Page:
$2.3 Million Judgement in Excessive Force Case
On February 20, 2014, a jury in the United States District Court for the Northern District of Georgia in Gainesville returned a verdict for Abigail Marilyn Ayers as the Surviving Spouse and Administratrix of the Estate of Jonathan Paul Ayers, her late husband, against Billy Shane Harrison in the amount of $2.3 million. The jury specifically found that Defendant Harrison intentionally committed acts that violated Jonathan Ayers’ constitutional rights not to be subjected to excessive or unreasonable force by a law enforcement officer. The facts of this case involved Reverend Jonathan Ayers who had committed no crime being shot to death on September 1, 2009 in broad daylight in a crowded parking lot of a Shell Station located in downtown Toccoa, Georgia. Billy Shane Harrison, an undercover officer for the Mountain Judicial Circuit Criminal Investigation and Suppression Team Task Force dressed to conceal his identity, had exited an unmarked Cadillac Escalade and, displaying his gun, hurriedly approached the vehicle of Reverend Ayers.
A number of witnesses testified they felt Ayers was being robbed or carjacked. Ayers attempted to escape the perceived peril, and it was then that Harrison fired shots through the passenger side door and the windshield of Reverend Ayers’ automobile. The shot through the windshield ultimately tore into Reverend Ayers and virtually destroyed his liver. Reverend Ayers bled to death several hours later while being treated at the Stephens County Hospital.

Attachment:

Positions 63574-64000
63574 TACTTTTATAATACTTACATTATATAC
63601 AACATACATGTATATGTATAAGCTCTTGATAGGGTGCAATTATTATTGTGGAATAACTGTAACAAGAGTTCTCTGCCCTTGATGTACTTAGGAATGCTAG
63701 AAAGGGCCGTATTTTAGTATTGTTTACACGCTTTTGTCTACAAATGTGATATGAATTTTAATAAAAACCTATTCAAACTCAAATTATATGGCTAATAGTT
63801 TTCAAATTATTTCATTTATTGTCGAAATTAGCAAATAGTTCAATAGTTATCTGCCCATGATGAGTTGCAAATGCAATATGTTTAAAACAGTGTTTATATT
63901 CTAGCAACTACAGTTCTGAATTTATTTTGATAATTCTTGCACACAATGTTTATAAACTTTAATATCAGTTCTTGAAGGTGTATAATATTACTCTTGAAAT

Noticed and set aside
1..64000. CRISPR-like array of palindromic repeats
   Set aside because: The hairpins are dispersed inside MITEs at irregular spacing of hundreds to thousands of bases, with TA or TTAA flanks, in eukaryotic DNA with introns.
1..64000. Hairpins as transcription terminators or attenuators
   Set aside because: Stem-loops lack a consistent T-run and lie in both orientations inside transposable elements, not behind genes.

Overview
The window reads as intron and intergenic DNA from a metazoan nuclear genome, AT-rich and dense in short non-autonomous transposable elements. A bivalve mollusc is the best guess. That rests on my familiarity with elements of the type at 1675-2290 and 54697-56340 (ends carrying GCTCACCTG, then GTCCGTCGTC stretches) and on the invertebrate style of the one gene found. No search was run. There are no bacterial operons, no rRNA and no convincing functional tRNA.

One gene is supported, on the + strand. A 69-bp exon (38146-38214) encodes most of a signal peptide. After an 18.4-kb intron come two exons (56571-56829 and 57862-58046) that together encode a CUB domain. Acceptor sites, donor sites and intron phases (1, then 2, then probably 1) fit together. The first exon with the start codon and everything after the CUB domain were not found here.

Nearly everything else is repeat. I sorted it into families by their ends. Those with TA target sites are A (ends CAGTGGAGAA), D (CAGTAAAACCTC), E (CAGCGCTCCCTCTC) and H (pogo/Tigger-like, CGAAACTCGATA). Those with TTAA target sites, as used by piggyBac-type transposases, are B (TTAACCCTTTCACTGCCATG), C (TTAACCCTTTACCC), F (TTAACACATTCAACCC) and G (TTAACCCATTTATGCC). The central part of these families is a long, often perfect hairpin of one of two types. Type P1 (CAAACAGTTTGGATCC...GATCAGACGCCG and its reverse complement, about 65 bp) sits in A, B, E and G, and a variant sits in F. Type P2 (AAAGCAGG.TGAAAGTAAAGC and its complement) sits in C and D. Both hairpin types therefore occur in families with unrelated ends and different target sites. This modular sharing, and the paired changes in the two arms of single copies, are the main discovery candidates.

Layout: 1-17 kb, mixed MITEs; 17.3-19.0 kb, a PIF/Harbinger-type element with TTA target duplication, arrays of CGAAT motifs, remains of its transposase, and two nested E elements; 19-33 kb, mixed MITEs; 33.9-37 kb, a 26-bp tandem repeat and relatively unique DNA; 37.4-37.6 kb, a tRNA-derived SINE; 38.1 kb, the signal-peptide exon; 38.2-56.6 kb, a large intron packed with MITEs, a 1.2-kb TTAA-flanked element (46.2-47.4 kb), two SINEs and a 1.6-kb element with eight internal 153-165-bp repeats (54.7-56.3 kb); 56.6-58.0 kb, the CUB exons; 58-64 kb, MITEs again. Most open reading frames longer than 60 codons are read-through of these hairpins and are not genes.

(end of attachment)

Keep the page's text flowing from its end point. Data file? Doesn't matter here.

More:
To attempt to explain the shooting, Billy Shane Harrison contended he was acting in self defense, claiming he thought Reverend Ayers was trying to run over him. The trial lasted 8 ½ days in Federal Court in Gainesville, Georgia with the jury rejecting Harrison’s self-defense assertions and specifically finding that Harrison had employed excessive and unreasonable force. The total amount of the verdict including medical expenses and burial expenses slightly exceeded $2.3 million dollars. A hearing is expected within the next 30 to 45 days at which time the plaintiff’s attorneys will seek an additional award of Mrs. Ayers’ attorney fees.
Abigail Ayers has expressed her relief and gratitude that the jury determined her husband’s life had been wrongfully taken. Mrs. Ayers was represented in her case by Richard Hendrix and his partners, Steve Wisebram and Michael Sullivan of the firm Finch McCranie LLP of Atlanta and Roland Stroberg of the law firm of Myers & Stroberg, LLP in Gainesville, Georgia.